RESULTS: LSEC marker proteins were sequentially lost during HCC progression in the murine HCC model being absent from tumour nodules larger than 800 μm in diameter. Similarly, the TMA analysis of human HCCs revealed loss of all four marker proteins in the majority of tumourous tissue samples. Preservation of LYVE-1 expression showed a significant correlation with low grading (G1). In corresponding peri-tumourous liver tissue, loss of all marker proteins was seen in a minor proportion of cases (34%) while the majority of cases retained expression of at least one of the marker proteins. Loss of stabilin-2 expression in peri-tumourous liver tissue of patients with HCC was significantly less likely to occur (38%) than loss of the other marker proteins (63-95%) and it was associated with significantly longer tumour-specific (P = 0.0523) and overall (P = 0.0338) survival. Loss of stabilin-2 may enhance survival in HCC by preventing endothelial-tumour cell adhesive interactions and microvascular invasion.
CONCLUSIONS: In summary, endothelial transdifferentiation is a major pathogenic event in HCC development indicating a switch from vessel co-option/intussusceptive angiogenesis to sprouting angiogenesis.
Diamantopoulos PT, Kalotychou V, Polonyfi K, et al.Correlation of Fc-γ RIIA polymorphisms with latent Epstein-Barr virus infection and latent membrane protein 1 expression in patients with low grade B-cell lymphomas.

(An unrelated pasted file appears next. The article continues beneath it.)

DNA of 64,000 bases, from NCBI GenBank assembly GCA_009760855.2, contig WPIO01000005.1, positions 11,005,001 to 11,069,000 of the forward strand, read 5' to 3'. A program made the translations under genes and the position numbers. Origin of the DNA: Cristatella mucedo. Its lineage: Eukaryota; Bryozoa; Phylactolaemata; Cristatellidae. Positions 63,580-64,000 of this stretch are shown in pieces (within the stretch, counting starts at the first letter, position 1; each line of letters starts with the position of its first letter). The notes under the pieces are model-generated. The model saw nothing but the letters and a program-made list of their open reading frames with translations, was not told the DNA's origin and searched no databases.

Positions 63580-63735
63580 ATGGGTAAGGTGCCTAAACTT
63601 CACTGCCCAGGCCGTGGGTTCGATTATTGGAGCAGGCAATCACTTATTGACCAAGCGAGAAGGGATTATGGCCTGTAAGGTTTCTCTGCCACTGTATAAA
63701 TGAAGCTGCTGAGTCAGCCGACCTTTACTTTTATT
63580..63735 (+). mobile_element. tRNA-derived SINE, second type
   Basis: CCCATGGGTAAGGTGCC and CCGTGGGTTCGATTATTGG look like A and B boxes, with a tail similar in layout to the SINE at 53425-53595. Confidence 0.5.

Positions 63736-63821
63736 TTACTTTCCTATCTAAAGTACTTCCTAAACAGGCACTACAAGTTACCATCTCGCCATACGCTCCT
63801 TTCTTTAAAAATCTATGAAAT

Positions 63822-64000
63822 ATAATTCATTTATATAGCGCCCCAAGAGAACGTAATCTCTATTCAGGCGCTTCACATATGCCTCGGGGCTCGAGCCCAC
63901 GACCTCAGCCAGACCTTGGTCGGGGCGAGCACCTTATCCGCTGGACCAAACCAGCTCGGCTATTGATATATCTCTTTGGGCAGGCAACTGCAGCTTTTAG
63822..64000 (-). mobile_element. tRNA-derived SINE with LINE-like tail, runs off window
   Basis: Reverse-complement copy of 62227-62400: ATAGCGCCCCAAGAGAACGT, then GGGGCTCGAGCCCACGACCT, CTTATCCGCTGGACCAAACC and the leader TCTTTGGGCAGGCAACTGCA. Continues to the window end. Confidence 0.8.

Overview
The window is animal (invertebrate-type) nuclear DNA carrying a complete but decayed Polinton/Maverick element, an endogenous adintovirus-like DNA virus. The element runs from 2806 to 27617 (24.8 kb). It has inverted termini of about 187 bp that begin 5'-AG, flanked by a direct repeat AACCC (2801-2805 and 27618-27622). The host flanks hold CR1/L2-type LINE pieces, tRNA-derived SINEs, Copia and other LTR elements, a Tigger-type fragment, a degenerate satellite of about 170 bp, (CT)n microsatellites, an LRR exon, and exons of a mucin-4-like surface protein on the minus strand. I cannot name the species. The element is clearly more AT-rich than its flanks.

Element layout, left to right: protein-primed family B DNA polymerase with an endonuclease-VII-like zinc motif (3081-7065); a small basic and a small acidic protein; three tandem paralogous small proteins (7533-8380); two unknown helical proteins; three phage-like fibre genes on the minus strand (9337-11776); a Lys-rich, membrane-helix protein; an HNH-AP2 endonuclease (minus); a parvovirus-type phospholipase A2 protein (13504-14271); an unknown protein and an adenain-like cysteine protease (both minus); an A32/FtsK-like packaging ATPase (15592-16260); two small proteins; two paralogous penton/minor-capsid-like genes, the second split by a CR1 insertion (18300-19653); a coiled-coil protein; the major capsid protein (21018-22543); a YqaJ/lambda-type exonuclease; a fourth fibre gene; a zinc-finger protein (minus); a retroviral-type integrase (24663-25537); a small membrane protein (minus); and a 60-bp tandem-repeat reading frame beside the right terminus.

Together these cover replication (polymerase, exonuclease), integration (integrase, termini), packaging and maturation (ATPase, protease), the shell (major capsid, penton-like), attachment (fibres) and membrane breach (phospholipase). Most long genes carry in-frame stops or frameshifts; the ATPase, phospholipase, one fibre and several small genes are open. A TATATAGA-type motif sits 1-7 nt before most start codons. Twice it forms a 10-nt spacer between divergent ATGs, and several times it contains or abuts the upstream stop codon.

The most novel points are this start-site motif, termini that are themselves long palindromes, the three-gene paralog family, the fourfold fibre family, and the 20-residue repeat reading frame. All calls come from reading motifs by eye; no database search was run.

Leuk Lymphoma. 2013; 54(9):2030-4 [PubMed
] Related Publications
Fc-γ RIIA (CD32), a member of the family of Fc-γ receptors, participates in the phagocytosis of bound to antibody antigens. The effectiveness of this function varies for its several haplotypes, and it participates in the pathogenesis of viral infections, according to recent studies. The genetic locus of Fc-γ RIIA consists of two allelic genes: 131-Arg (R131) and 131-His (H131). Our aim was to correlate Fc-γ RIIA polymorphisms, by studying the prevalence of each allele using PCR-RFLPs (polymerase chain reaction-restriction fragment length polymorphisms), with latent Epstein-Barr virus (EBV) infection and the expression of latent membrane protein 1 (LMP1) in 40 patients with leukemic low grade B-cell lymphomas. R131 was found in 84.2% of EBV-positive patients, but only in 28.5% of EBV-negative patients (p = 0.001). A similar correlation was found for R131 and LMP1 expression (84.6% vs. 28.5%) (p = 0.002). Our results support the hypothesis that Fc-γ RIIA polymorphisms are a genetic risk factor for latent EBV infection and the expression of its oncogenic latency proteins.